Your Job is to Support Your Spouse

We’ve talked before about the pioneering life of Sandra Day O’Connor—the groundbreaking Supreme Court Justice. Although she might have projected a very tough, take no prisoners attitude, in truth, she had fears and doubts like all the rest of us. And she succeeded, as all successful parents do, with the help of a supporting cast.

When first called and offered the bench, O’Connor’s heart sank. “I had a very happy life in Arizona,” she reflects in Evan Thomas’ wonderful biography, First. “I was a judge. I liked my lifestyle. I liked my family. I liked where we lived and I didn’t want to move to Washington D.C.”

“You have to do it,” her husband said in encouragement. He calmed her doubts, he reassured her. And most of all, he sacrificed. He had to leave the career he had built. He agreed to move. He agreed to avoid lucrative cases that would have presented conflicts of interests. Most of all, he had to accept a—then much more unusual gender role—being much less important or powerful than his wife.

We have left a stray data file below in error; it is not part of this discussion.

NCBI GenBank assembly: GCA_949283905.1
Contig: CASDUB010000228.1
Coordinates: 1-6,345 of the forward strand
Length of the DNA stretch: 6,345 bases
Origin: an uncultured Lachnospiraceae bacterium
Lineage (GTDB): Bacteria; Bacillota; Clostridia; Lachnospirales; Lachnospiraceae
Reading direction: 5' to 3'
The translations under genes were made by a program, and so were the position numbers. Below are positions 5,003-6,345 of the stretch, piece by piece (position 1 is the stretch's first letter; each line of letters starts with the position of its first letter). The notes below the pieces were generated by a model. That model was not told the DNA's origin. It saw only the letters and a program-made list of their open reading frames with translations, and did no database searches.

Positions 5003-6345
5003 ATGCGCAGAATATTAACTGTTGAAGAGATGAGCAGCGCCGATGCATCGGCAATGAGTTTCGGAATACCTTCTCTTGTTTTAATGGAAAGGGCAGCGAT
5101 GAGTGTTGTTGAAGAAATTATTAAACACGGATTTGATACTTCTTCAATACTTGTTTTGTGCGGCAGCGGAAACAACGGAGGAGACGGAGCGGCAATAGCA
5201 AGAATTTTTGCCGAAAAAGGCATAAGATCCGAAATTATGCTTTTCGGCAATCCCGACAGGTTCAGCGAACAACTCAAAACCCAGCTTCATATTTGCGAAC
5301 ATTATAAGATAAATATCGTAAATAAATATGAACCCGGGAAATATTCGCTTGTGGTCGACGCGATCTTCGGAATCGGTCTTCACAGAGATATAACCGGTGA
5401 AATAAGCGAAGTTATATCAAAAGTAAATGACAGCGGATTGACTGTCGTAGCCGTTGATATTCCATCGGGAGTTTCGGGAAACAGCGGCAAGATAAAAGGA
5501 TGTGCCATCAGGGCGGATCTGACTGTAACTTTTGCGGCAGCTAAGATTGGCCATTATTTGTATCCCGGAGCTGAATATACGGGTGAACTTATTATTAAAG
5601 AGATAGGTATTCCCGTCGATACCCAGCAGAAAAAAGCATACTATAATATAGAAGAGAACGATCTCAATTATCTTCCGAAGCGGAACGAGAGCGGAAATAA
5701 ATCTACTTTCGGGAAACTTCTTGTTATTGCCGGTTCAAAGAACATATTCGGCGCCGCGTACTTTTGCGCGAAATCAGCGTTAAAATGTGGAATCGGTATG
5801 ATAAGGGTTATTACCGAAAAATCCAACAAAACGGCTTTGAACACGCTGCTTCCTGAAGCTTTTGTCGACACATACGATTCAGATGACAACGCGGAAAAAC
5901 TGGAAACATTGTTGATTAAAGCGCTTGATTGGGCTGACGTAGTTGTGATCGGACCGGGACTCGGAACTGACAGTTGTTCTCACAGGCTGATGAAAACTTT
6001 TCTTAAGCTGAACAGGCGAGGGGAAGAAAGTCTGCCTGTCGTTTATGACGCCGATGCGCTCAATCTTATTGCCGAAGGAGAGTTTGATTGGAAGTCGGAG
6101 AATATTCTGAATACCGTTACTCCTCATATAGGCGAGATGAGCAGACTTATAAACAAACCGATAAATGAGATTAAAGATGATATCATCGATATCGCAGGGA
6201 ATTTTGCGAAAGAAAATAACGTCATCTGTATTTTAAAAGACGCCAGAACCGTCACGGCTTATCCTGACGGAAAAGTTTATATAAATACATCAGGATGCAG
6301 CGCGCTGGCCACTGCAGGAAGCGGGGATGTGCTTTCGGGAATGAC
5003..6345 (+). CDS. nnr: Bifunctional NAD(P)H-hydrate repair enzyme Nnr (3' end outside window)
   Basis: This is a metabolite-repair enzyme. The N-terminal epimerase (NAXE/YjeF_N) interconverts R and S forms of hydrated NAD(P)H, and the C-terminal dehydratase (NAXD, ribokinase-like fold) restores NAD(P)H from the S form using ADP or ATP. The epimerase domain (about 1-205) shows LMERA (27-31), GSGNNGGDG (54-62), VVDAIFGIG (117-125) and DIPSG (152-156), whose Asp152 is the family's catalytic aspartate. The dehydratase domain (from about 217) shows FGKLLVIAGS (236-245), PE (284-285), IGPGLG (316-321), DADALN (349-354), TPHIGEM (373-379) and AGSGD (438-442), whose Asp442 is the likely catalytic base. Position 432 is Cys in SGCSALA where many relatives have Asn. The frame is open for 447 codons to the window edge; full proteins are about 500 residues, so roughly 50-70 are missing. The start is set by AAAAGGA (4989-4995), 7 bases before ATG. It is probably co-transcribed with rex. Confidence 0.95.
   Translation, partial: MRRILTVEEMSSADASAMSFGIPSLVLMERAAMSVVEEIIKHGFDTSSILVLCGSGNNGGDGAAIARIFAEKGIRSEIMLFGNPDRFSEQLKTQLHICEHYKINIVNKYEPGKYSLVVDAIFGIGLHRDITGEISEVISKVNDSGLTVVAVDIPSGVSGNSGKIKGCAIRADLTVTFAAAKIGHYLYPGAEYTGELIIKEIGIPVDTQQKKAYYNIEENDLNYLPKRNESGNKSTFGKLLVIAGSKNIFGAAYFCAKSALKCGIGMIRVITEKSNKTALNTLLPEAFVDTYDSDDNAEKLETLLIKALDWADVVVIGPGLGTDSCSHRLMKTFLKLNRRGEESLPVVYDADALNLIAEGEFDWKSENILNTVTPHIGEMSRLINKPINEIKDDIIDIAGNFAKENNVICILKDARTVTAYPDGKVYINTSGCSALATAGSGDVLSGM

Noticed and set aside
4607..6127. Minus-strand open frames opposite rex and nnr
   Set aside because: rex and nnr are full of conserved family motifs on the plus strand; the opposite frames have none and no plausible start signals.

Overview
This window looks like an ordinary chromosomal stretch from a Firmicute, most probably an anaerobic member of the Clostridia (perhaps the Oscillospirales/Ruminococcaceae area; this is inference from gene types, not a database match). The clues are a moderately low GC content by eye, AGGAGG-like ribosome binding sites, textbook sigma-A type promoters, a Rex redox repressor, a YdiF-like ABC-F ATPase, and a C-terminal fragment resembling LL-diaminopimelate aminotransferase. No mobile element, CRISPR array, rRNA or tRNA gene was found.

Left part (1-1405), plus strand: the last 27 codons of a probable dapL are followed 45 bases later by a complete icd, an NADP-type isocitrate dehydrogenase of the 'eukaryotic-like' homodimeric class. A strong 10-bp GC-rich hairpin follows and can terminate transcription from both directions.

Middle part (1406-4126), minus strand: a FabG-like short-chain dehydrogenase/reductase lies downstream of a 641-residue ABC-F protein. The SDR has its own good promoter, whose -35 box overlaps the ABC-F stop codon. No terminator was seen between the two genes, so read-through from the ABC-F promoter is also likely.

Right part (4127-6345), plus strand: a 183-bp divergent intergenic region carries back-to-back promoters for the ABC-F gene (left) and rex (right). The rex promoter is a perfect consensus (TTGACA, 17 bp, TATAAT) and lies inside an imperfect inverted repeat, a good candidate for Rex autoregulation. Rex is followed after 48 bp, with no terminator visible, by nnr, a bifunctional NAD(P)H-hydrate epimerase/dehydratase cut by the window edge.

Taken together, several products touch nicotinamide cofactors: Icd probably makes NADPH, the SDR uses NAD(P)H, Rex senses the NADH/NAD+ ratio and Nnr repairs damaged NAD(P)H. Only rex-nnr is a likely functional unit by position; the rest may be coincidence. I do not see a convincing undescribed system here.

In so doing, he allowed her to be great. We’ve talked about how our job as parents is to help our kids become who they are. This is also our role as spouses. Man or woman, gay or straight, we have to support, we have to sacrifice, we have to be willing to change, we have to help them reach their destiny. We have to model this for our kids too.

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